13. Yale New Haven (Conn.) Health System has an “Aa3” rating and stable outlook with Moody’s. The system has a leading market position in Connecticut, solid liquidity, moderate capital needs and manageable leverage, according to Moody’s.

California hospital imposes overtime restrictions, hiring freeze to shore up finances

https://www.beckershospitalreview.com/finance/california-hospital-imposes-overtime-restrictions-hiring-freeze-to-shore-up-finances.html

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Ventura (Calif.) County Medical Center implemented a partial hiring freeze, imposed overtime restrictions and renegotiated staff contracts to help offset a projected deficit of at least $8.3 million, reports the VC Star.

Medical center officials attributed the shortfall to lower-than-anticipated patient volumes, a delayed opening of a $305 million, 122-bed tower at the main hospital and missed revenue projections as a result of lower reimbursements from California’s Medicaid program.

In December, hospital leaders froze the hiring process for employees who are not directly involved with patient care and imposed a stricter policy on overtime requests, which requires employees to receive two levels of approval. Additionally, they renegotiated contracts, realigned staffing levels to fit with the lower number of patient admissions and hired an international consultant to analyze billings.

Payroll costs have decreased about $300,000 to $400,000 in each two-week period as a result of the overtime restrictions and renegotiated contracts, according to the report.

“We’re not sitting around waiting for the year to end,” said VCMC CEO Kim Milstein, according to the VC Star. “This is going to level out.”

Ms. Milstein notes that no medical units have been closed and no regular employees have been laid off.

Stanford Health Care’s operating income more than doubles in Q1

https://www.beckershospitalreview.com/finance/stanford-health-care-s-operating-income-more-than-doubles-in-q1.html

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Stanford (Calif.) Health Care saw revenues and operating income rise in the first quarter of fiscal year 2018, which ended Nov. 30, 2017, according to recently released bondholder documents.

The health system reported revenues of $1.16 billion in the first quarter of fiscal year 2018, up from revenues of $1.07 billion in the same period of the year prior. The system’s net patient revenue and premium revenue climbed 6 percent and 12 percent year over year, respectively.

Stanford Health Care kept expenses in check in the first quarter of this fiscal year. The system reported operating expenses of $1.08 billion, up 3.7 percent from the same period a year earlier.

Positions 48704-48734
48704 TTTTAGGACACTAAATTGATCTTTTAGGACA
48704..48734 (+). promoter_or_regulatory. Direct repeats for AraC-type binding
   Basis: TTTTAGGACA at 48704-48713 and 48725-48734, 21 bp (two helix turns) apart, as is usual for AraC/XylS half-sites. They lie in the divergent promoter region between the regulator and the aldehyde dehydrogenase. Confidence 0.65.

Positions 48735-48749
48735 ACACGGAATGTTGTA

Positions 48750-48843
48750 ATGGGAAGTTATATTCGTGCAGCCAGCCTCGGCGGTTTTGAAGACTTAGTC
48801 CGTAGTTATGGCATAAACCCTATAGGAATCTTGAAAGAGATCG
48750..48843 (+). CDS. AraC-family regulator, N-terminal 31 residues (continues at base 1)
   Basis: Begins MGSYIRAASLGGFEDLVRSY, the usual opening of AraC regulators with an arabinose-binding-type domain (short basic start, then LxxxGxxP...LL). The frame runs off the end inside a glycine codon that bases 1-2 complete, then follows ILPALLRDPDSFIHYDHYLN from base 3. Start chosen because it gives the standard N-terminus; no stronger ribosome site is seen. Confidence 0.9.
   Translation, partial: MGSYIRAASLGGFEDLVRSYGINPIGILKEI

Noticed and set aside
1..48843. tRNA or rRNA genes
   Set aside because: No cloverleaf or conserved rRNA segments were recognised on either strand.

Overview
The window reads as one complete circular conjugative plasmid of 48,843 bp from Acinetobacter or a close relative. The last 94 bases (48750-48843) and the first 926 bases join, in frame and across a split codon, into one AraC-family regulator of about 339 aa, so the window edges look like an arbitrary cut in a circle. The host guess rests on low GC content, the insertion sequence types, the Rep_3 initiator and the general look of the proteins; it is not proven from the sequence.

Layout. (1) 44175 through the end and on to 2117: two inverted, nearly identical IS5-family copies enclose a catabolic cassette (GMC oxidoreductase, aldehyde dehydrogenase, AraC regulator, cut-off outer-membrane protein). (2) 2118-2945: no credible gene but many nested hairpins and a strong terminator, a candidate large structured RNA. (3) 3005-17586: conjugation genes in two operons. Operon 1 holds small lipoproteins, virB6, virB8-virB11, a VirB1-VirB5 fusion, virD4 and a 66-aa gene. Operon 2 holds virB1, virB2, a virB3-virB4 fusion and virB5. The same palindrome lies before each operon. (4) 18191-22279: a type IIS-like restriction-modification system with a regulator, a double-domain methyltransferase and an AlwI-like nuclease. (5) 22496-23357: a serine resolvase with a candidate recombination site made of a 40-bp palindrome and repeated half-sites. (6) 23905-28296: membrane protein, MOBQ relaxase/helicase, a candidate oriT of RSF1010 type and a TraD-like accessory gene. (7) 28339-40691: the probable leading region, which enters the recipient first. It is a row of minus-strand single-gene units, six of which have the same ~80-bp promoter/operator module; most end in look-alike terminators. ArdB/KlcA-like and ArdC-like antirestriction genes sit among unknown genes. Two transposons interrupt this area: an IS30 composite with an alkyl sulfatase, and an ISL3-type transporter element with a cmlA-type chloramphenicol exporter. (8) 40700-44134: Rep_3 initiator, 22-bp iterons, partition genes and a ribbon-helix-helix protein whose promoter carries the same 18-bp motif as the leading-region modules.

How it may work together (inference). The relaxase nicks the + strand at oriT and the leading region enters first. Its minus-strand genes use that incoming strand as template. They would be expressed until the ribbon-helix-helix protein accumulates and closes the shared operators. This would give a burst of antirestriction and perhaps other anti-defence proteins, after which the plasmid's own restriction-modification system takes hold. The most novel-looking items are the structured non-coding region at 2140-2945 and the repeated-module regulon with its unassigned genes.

The system ended the first quarter of fiscal year 2018 with operating income of $74.3 million, more than double the operating income of $28 million it reported in the first quarter of fiscal year 2017.

Stanford Health Care is part of Stanford Medicine, which also includes the Stanford University School of Medicine and Stanford Children’s Health.

 

8 health systems with strong finances

https://www.beckershospitalreview.com/finance/8-health-systems-with-strong-finances-122117.html

Here are eight health systems with strong operational metrics and solid financial positions, according to recent reports from Fitch Ratings, Moody’s Investors Service and S&P Global Ratings.

Note: This is not an exhaustive list. Health system names were compiled from recent credit rating reports and are listed in alphabetical order.

1. Lincoln, Neb.-based Bryan Health has an “AA-” rating and stable outlook with Fitch. The system has a strong market position, healthy balance sheet metrics and growing patient volume, according to Fitch.

2. Mercy Health in Cincinnati has an “Aa3” rating and stable outlook with Moody’s and an “AA-” rating and stable outlook with S&P. The health system has solid debt service coverage and strong balance sheet metrics, according to Moody’s.

3. Chicago-based Northwestern Memorial HealthCare has an “Aa2” rating and stable outlook with Moody’s. The system has a prominent and growing market position in the Chicago region, a strong investment position, good margins and manageable leverage, according to Moody’s.

4. San Diego-based Sharp HealthCare has an “Aa3” rating and stable outlook with Moody’s. The system has strong balance sheet measures and a fundamentally stable and strong strategic position, according to Moody’s.

5. Stanford (Calif.) Health Care has an “Aa3” rating and stable outlook with Moody’s. The system has a strong market position as one of two major academic medical centers in the Bay Area, a reputation for clinical excellence and research, and is in a service area with strong population growth and high wealth levels, according to Moody’s.

6. Iowa City-based University of Iowa Hospitals & Clinics has an “Aa2” rating and stable outlook with Moody’s. The health system has a broad market with growing patient volumes and geographic reach for its high-acuity services, according to Moody’s.

7. Philadelphia-based University of Pennsylvania Health System has an “Aa3” rating and stable outlook with Moody’s. The system has a strong and growing market position, good liquidity, and a history of beating budgets and managing capital spending relative to operating performance, according to Moody’s.

8. Yale New Haven (Conn.) Health System has an “Aa3” rating and stable outlook with Moody’s. The system has a leading market position in Connecticut, solid liquidity, moderate capital needs and manageable leverage, according to Moody’s.

Tax bill has major downside for heavily indebted healthcare companies

https://www.beckershospitalreview.com/finance/tax-bill-has-major-downside-for-heavily-indebted-healthcare-companies.html

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The Republicans’ tax overhaul plan, which is expected to become law soon, will cause many healthcare organizations to reassess their debt levels.

The tax bill will limit the tax deduction companies take for the interest they pay on their debt to 30 percent of earnings before interest, taxes, depreciation and amortization. This change will put pressure on healthcare companies with heavy debt loads. In 2022, interest expense deductions would be further reduced, which could cause companies’ tax bills to increase further, according to The Wall Street Journal.